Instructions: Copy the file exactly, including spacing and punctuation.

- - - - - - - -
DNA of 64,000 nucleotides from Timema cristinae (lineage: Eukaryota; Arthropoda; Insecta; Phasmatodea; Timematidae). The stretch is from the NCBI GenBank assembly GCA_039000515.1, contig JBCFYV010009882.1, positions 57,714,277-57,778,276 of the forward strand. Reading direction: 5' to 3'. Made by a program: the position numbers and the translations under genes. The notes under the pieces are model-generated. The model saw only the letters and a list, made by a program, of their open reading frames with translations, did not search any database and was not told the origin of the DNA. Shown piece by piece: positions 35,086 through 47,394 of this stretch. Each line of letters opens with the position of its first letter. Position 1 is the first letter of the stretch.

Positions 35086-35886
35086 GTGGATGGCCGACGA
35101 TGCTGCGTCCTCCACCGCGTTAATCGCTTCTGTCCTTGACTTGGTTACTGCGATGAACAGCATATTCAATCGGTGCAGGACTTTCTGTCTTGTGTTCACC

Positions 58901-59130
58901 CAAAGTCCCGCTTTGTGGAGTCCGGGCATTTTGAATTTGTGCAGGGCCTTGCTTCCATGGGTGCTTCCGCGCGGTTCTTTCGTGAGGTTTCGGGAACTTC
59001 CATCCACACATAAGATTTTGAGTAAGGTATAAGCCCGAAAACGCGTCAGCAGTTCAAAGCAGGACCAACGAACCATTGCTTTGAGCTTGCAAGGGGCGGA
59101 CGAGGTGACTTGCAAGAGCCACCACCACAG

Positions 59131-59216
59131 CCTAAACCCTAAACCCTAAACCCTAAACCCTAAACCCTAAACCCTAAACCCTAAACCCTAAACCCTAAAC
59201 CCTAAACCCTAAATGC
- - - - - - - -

DNA of 64,000 nucleotides from Timema cristinae (lineage: Eukaryota; Arthropoda; Insecta; Phasmatodea; Timematidae). The stretch is from the NCBI GenBank assembly GCA_039000515.1, contig JBCFYV010009882.1, positions 57,714,277-57,778,276 of the forward strand. Reading direction: 5' to 3'. Made by a program: the position numbers and the translations under genes. The notes under the pieces are model-generated. The model saw only the letters and a list, made by a program, of their open reading frames with translations, did not search any database and was not told the origin of the DNA. Shown piece by piece: positions 35,086 through 47,394 of this stretch. Each line of letters opens with the position of its first letter. Position 1 is the first letter of the stretch.

Positions 35086-35886
35086 GTGGATGGCCGACGA
35101 TGCTGCGTCCTCCACCGCGTTAATCGCTTCTGTCCTTGACTTGGTTACTGCGATGAACAGCATATTCAATCGGTGCAGGACTTTCTGTCTTGTGTTCACC

Positions 58901-59130
58901 CAAAGTCCCGCTTTGTGGAGTCCGGGCATTTTGAATTTGTGCAGGGCCTTGCTTCCATGGGTGCTTCCGCGCGGTTCTTTCGTGAGGTTTCGGGAACTTC
59001 CATCCACACATAAGATTTTGAGTAAGGTATAAGCCCGAAAACGCGTCAGCAGTTCAAAGCAGGACCAACGAACCATTGCTTTGAGCTTGCAAGGGGCGGA
59101 CGAGGTGACTTGCAAGAGCCACCACCACAG

Positions 59131-59216
59131 CCTAAACCCTAAACCCTAAACCCTAAACCCTAAACCCTAAACCCTAAACCCTAAACCCTAAACCCTAAAC
59201 CCTAAACCCTAAATGC